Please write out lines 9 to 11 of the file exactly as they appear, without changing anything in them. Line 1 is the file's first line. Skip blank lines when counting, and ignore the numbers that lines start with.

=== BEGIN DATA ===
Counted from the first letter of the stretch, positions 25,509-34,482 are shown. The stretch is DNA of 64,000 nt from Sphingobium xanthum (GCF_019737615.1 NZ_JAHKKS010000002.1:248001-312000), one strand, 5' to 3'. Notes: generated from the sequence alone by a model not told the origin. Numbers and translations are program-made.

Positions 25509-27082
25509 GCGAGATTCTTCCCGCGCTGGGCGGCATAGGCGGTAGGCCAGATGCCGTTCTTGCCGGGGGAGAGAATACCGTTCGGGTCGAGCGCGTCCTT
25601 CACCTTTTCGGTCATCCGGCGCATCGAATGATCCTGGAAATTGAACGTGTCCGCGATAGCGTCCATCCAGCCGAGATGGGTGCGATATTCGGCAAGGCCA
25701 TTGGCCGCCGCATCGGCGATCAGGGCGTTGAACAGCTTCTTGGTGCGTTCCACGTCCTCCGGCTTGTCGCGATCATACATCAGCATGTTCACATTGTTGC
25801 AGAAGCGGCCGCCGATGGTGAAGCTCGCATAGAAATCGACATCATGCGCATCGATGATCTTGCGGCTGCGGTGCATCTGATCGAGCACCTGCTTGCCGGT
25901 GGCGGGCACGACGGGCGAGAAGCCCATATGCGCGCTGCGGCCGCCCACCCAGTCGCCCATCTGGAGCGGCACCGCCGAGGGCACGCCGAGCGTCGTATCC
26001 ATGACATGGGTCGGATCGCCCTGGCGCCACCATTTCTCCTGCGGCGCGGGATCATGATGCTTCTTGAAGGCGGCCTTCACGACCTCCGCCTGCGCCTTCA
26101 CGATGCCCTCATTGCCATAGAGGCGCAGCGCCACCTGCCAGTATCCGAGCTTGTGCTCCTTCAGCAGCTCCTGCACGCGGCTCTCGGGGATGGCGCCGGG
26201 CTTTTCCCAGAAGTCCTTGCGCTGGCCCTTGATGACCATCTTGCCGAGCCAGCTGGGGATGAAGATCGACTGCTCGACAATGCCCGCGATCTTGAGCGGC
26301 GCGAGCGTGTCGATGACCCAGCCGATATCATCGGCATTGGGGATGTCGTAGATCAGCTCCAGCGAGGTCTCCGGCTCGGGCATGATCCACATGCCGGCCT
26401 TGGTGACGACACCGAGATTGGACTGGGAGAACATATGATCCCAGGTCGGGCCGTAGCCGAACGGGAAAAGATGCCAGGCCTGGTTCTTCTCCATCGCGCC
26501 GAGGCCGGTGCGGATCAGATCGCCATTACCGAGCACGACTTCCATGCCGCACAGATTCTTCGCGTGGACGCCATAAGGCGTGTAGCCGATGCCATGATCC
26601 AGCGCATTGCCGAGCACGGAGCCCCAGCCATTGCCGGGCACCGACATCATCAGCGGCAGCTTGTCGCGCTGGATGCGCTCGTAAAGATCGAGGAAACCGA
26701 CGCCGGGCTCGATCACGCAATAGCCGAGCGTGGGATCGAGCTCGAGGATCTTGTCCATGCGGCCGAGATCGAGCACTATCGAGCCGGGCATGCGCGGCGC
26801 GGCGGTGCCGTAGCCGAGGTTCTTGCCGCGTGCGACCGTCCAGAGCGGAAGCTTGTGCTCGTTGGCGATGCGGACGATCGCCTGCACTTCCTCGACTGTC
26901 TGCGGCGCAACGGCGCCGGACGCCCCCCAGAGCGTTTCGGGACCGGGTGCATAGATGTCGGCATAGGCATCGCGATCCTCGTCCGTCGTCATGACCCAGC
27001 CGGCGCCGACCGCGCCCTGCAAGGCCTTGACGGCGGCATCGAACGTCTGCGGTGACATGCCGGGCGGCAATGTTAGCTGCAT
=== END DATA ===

26101 CGATGCCCTCATTGCCATAGAGGCGCAGCGCCACCTGCCAGTATCCGAGCTTGTGCTCCTTCAGCAGCTCCTGCACGCGGCTCTCGGGGATGGCGCCGGG
26201 CTTTTCCCAGAAGTCCTTGCGCTGGCCCTTGATGACCATCTTGCCGAGCCAGCTGGGGATGAAGATCGACTGCTCGACAATGCCCGCGATCTTGAGCGGC
26301 GCGAGCGTGTCGATGACCCAGCCGATATCATCGGCATTGGGGATGTCGTAGATCAGCTCCAGCGAGGTCTCCGGCTCGGGCATGATCCACATGCCGGCCT